Today Was A Big Victory For Japanese Tattooing

Today Was A Big Victory For Japanese Tattooing

Last spring, the Osaka High Court ruled that tattooer Taiki Masuda broke the law by tattooing without a medical licence. This week, the court issued a ruling on his appeal.

Osaka Court's Ruling Helps Destroy Tattoos In Japan

Today in Osaka, a District Court ruled that tattooer Taiki Masuda broke the law by tattooing without a medical licence.

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According to Asahi, the Osaka High Court ruled in Masuda’s favour, overturning the previous guilty verdict.

Masuda’s lawyers argued that his intention wasn’t a medical procedure, but instead, creating art. This is why a doctor’s licence was not necessary and requiring one infringed on his Constitutional rights.

Jiji Press reports that the presiding judge agreed that tattooing symbolic and artistic meaning and, thus, was not intended as a medical procedure.

ImageSave Tattooing” loading=”lazy” > Photo: Save Tattooing

In 2015, police raided Masuda’s studio, telling him to pay a fine. As I wrote in my book Japanese Tattoos: History * Culture * Design, the Japanese Ministry of Health, Labour and Welfare classified tattooing as a medical procedure in 2001 because a needle pierces the skin and inserts ink.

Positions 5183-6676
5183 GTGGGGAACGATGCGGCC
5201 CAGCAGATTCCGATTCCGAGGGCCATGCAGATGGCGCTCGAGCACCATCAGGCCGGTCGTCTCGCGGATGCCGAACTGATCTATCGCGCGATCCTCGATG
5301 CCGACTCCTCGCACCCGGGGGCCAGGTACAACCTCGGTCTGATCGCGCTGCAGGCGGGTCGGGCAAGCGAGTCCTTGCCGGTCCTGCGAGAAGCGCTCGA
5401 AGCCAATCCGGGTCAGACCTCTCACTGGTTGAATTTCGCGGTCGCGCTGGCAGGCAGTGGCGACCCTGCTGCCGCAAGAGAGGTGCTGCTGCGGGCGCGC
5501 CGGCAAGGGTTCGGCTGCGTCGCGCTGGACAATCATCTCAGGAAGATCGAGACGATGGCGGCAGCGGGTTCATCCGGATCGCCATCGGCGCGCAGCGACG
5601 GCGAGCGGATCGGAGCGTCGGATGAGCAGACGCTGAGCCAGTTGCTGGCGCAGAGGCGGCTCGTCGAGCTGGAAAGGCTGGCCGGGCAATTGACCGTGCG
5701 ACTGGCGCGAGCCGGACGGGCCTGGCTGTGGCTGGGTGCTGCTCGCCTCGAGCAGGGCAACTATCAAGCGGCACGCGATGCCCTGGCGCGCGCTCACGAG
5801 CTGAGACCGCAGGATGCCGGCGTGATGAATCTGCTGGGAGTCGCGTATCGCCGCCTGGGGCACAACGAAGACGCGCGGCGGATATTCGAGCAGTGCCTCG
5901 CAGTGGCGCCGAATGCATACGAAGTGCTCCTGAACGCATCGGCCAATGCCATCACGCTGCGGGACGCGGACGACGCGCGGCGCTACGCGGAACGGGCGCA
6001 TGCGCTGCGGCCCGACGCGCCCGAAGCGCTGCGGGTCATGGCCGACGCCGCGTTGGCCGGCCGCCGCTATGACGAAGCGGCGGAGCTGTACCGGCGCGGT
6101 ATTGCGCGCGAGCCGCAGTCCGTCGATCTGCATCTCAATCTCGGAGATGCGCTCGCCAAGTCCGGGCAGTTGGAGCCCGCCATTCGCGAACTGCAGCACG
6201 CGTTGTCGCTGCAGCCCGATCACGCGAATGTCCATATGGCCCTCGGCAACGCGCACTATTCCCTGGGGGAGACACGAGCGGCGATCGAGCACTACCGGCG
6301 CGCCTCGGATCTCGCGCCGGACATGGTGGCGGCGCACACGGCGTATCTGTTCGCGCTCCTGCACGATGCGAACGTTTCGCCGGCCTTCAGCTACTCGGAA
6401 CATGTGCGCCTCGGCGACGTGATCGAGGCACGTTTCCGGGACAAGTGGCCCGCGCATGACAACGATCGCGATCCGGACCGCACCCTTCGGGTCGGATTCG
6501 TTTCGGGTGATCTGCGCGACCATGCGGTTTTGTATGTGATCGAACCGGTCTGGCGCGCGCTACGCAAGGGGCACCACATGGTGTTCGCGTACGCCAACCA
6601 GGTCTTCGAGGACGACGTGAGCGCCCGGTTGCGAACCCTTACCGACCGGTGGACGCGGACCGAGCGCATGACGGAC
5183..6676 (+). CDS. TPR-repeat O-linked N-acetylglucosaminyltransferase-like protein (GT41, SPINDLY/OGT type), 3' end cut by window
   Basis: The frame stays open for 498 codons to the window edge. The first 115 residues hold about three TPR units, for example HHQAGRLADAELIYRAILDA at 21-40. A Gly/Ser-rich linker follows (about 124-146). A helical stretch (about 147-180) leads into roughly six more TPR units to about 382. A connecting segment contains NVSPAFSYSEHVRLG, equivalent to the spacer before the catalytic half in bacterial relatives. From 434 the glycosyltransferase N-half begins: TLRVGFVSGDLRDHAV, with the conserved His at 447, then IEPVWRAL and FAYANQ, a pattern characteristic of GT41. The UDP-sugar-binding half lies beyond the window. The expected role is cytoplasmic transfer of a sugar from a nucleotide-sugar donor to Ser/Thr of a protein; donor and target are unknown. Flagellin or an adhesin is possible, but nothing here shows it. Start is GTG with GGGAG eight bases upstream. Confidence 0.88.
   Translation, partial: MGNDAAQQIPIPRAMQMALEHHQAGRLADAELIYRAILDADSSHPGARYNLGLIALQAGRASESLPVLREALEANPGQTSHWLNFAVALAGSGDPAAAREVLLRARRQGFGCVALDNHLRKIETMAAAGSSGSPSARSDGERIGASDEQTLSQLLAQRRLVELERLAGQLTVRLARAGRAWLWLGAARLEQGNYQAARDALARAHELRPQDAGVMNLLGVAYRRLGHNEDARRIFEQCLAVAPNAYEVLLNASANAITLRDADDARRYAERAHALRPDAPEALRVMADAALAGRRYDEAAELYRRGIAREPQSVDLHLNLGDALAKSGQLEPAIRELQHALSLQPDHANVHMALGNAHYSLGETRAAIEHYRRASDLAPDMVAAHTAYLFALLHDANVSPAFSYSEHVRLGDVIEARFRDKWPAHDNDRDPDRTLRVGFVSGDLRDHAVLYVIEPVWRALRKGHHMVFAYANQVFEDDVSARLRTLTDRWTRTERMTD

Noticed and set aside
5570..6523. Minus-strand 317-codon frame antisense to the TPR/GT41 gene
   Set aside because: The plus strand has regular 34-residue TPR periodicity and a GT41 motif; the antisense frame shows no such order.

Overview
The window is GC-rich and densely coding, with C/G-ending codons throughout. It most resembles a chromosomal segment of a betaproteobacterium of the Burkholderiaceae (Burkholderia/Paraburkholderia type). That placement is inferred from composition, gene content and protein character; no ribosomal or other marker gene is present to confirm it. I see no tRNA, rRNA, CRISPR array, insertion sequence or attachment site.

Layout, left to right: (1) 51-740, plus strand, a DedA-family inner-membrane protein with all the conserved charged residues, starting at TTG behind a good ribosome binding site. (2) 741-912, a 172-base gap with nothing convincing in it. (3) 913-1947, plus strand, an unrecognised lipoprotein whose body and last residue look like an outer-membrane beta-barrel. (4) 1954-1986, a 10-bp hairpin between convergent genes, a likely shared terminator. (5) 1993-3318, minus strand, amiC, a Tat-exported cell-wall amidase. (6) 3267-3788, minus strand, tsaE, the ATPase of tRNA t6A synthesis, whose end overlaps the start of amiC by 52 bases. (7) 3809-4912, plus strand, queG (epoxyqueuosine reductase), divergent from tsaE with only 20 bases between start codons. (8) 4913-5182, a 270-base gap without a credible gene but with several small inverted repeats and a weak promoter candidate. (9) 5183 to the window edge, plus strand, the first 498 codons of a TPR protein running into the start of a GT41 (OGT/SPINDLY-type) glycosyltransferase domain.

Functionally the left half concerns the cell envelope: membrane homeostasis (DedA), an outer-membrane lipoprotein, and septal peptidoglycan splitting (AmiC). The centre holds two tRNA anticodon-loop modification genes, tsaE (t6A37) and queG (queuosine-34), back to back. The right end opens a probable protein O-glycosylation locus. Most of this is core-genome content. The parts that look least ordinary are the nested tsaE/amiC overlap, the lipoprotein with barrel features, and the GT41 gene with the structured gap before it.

The government, however, does not issue tattoo licenses. This classification has long put tattooing into a legal grey zone. As I previously wrote, legal ambiguity isn’t new to tattooing in Japan.

The practice had been previously banned in the late 19th century, but in the years after World War II, tattooing was legalised in Japan. Yet, crackdowns continued and many tattooers worked out of the public eye.

This latest ruling, however, is bound to be a landmark case for an art form that has long been criminalized for centuries. Hopefully, this will help lead to greater understanding in Japan for what tattooers do and what tattooing means.

ImageSave Tattooing)” loading=”lazy” > Here Masuda holds the ruling, which reads “muzai” (無罪) or “innocent.” (Photo: Save Tattooing)


  • I’d say they really do need a licencing thing if only for health. even if it remains a stigma having some certification that doesn’t require a complete medical degree could save a lot of difficulties and maybe even lives.

    • I don’t know why some guy downvoted you but having regulation and licencing only helps the tattoo industry by knowing you are getting infected and you’re working with a trained professional.

      • probably someone who doesn’t care if they get HIV from a used needle. It’s a serious issue amd should be addressed. Thankyou though.

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